Anders Thomas Jensens Riders of Justice is a vengefully misguided but cathartic examination of grief.
Between the bookending of two Christmas seasons, Mads Mikkelson plays Markus — a father, widower and hardcore military vet who finds himself on a algorithmic mission to get justice for the death of his wife following a fatal subway collision.
A trio of outcast scholars also grieving over various traumas present a theoretical algorithm of events to Markus. It leads them in the direction of the infamous “motorcycle” gang, the Riders of Justice because “grieving is easier when you have someone to be mad at”, and it does feel that way, it can provide a person with some sort of explanation for the emotional experience.
So Markus and his scholars take out the responsible gang, one by one and it feels good. Lots of cool action, Mads going off, getting his weaker scholar buddies in on some of it but by the time we make it to the biggest of the bad guys, it’s crystal clear that the mission to exact revenge on this gang of scumbags was not the answer. Even if they are still doing the world a favor by taking out some bad people, their actions responsible for the death of Markus’s wife was merely an indirect casualty. Either way, they get what they deserve.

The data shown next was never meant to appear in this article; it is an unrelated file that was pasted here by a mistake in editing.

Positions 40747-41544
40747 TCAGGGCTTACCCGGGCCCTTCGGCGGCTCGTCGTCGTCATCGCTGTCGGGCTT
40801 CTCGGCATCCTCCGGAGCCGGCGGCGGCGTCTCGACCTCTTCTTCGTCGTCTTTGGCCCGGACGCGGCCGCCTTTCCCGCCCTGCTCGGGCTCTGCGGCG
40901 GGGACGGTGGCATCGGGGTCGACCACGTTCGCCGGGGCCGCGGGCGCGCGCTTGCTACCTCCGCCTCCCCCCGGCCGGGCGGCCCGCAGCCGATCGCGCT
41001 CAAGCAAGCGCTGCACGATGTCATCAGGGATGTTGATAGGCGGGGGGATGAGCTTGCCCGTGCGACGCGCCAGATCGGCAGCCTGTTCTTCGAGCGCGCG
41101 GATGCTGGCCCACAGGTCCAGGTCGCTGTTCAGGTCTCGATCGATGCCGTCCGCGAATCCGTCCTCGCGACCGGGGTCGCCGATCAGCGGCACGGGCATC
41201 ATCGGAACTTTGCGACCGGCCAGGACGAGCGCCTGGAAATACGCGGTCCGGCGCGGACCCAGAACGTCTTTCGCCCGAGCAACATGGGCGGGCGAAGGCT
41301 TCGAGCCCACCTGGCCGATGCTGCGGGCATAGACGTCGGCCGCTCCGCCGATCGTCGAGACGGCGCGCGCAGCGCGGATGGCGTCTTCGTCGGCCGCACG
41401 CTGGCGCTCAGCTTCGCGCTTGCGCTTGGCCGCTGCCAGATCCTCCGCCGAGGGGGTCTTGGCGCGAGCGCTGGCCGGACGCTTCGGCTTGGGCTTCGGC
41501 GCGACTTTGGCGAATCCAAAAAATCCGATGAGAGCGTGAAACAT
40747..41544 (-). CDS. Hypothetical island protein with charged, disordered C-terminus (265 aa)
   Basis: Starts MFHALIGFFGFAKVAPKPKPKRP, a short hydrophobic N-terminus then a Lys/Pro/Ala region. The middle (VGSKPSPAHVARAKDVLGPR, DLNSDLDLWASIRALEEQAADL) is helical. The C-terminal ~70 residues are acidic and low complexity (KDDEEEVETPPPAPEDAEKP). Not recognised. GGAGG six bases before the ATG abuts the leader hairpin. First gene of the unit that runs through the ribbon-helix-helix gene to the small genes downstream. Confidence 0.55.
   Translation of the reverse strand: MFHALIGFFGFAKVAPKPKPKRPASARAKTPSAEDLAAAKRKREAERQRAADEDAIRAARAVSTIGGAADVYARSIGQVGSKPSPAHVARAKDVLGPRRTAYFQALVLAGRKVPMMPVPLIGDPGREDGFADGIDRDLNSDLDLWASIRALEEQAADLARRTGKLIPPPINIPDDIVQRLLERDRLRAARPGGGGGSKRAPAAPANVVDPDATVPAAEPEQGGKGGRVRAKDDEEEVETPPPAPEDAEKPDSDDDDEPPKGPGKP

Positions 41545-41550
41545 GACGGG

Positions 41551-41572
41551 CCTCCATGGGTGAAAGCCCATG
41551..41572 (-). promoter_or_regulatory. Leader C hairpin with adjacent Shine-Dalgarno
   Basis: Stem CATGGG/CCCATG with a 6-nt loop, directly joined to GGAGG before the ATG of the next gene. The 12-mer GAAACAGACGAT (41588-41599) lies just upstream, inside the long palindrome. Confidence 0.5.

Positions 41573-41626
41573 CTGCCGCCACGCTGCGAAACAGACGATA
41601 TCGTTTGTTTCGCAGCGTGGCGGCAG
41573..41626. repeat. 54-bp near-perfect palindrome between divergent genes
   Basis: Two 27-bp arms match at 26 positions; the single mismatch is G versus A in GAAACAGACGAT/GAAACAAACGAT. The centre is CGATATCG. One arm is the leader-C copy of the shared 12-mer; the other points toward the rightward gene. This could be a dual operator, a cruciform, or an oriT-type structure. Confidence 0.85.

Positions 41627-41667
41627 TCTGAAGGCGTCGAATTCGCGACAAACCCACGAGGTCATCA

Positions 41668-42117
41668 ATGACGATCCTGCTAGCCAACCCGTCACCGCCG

There isn’t some confirmed algorithm of events that can be predicted or traced back and there’s certainly not some formulaic cycle that defines the grieving process. It’s a complex experience unique to each and every person. The violence was misguided but the grief warranted.
The real justification is the catharsis of collectively bonding. Not during the acts of violence— mainly Markus’s— but during the time spent on Markus’s farm. While grieving can be easier when you have someone to be mad at, it can theoretically be just as easy when you have someone to share that grief with instead. It’s wonderful because before you know it, that’s exactly what the group of characters does. The scholars Otto, Lennart and Emmenthaler, Markus’s Daughter Mathilde and even a reluctant Markus collectively share their own personal trauma with one another and as a result, they all come together as this new dysfunctional but supportive family.
So it appears as though things might actually happen for a reason.